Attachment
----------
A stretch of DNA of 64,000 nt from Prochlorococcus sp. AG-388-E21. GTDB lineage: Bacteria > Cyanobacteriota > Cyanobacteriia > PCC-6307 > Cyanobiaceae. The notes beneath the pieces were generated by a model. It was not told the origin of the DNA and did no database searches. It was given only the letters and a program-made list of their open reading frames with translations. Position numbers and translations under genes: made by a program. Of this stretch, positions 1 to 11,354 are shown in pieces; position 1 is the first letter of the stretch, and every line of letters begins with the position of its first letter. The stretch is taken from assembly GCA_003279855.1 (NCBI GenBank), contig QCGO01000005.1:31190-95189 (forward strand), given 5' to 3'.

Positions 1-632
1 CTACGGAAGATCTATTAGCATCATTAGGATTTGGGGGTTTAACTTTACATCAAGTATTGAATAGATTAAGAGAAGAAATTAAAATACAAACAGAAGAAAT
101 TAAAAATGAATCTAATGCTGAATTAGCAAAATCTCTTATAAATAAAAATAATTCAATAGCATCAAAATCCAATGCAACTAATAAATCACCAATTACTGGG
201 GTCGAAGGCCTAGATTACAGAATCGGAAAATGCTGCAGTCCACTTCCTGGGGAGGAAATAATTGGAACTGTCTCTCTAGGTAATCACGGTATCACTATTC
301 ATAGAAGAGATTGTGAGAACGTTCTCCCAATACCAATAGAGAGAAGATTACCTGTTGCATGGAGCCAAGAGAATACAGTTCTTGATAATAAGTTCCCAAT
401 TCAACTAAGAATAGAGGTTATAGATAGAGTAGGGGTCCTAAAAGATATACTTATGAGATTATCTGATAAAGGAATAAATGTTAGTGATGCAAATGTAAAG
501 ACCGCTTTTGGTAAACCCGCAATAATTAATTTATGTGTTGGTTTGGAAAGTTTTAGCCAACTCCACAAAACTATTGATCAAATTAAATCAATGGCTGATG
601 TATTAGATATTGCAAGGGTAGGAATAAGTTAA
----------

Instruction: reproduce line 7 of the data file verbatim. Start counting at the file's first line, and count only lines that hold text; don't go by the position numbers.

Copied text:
401 TCAACTAAGAATAGAGGTTATAGATAGAGTAGGGGTCCTAAAAGATATACTTATGAGATTATCTGATAAAGGAATAAATGTTAGTGATGCAAATGTAAAG